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Deadlock of Creativity: 5 Steps to Unblock Writer’s Block

 

As I look outside the window and see fifty shades of grey, not forgetting the lonely leafless birch which reflects the current mood of countless people in the prevailing pandemic situation, my procrastination with my writing expands and even the sky’s not the limit. My saviour has been escapism in the form of Netflix without chilling. I’ve also found myself singing “Wake me up when September ends” in the shower with a creative artistic addition “in 2023”, in a high opera-like note, of course. 

Not only is writer’s block overwhelming, but also excruciatingly agonising. It’s a monster under your bed, and feeling its presence is unavoidable. Instead of battling it, befriend it. Here are five useful tips that have helped me with my writing, no matter the genre: 

1. In order to succeed with writing, one must write (and drink lots of coffee). Julia Cameron has created an amazingly effective tool for capturing creativity, the Morning Pages. It is the first thing to do after waking up. Basically, it consists of writing three pages of anything that crosses your mind. The point of this stream of consciousness is to beat your inner critic and nourish your inner creativity. When becoming a daily routine, it also helps you process your thoughts and get your day started. One of the main points is that the language doesn’t have to be perfect, and you’re not supposed to read the texts afterwards. I suggest you give it a try. You’ll be positively surprised. 

2. Another great tool for tapping into creativity is the Artist’s Date, again invented by our genius Julia Cameron. This tool requires nothing more than you and your time. The point is to get your imagination going by taking yourself out on a date once a week, alone. I sent Cameron a message on Instagram asking them if dogs are allowed. I never received a reply. However, the Artist’s Date requires no mastermind even though it might be a bit of a challenge during the Covid situation. But fear not! For instance, something as simple as a walk in an urban environment counts. Yesterday, I put my mask and rubber gloves on, and headed to the corner shop to buy some oatmilk (warning: don’t try this at home).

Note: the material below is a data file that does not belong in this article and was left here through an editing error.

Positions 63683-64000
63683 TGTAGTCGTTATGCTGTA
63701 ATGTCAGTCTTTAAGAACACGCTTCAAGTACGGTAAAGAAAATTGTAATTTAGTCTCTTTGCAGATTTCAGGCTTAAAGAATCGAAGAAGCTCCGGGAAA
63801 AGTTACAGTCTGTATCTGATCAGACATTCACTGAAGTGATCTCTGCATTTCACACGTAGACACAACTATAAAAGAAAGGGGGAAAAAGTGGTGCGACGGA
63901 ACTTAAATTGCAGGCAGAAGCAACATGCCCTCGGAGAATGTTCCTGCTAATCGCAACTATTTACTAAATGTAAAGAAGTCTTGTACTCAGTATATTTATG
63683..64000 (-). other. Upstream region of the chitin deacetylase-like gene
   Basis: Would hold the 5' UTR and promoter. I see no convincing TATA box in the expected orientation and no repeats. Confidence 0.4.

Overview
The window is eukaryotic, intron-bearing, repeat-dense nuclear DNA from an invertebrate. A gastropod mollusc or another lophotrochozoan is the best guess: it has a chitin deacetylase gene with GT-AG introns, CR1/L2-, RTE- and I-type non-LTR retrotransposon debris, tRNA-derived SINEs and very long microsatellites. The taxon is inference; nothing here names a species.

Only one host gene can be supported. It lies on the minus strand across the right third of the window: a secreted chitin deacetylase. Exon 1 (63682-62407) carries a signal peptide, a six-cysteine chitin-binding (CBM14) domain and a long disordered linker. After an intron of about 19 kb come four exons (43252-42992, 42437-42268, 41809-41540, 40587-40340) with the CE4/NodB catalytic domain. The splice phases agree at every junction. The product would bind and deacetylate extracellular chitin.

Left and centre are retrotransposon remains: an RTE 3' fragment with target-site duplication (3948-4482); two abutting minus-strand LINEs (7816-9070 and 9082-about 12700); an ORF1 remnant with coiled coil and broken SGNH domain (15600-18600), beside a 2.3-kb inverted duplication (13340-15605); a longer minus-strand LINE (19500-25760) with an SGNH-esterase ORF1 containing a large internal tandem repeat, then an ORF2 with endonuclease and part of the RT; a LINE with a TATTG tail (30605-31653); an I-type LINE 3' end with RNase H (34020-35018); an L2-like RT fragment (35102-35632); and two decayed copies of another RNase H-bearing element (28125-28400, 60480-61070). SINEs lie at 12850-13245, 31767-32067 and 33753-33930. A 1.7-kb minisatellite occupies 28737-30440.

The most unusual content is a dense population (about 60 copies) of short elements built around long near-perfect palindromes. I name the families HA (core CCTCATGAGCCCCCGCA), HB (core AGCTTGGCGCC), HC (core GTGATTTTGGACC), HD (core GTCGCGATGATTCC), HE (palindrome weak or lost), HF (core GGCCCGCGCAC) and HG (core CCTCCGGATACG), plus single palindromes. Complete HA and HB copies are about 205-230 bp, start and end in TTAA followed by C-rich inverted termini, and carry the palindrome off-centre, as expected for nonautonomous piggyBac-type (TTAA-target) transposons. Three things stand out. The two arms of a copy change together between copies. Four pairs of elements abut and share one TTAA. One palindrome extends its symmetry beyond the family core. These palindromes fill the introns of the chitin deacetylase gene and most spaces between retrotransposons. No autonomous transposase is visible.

3. If the idea of writing three pages first thing in the morning sounds challenging, try writing a journal, a letter, a postcard, you name it. You’ll get your writing going simply by writing, and as mentioned before, the genre doesn’t matter. As you process the words, you’ll get your creativity going. As Margaret Atwood put it, a word after a word after a word is power. 

4. Music. Since music improves cognition, it makes sense that it stimulates creative thinking. Put on your headphones, pick the songs you find the most inspiring, listen to the melody and, especially, the lyrics. Sometimes it only takes one word to get things going. 

5. Don’t be afraid of the blank page. More importantly, ask yourself: what is the worst thing that could happen? Sometimes life doesn’t go as planned. The same applies to writing. Don’t be afraid of change, embrace it.

I hope that you, dear writer in the role of a reader, find these tips as useful as I have. Remember that you are not alone. Now, let’s get that writing going. Stay safe!

 

Kukka Raejärvi

Helsinki '23

English major and an aspiring activist who mostly chills with her dogs or reads books.
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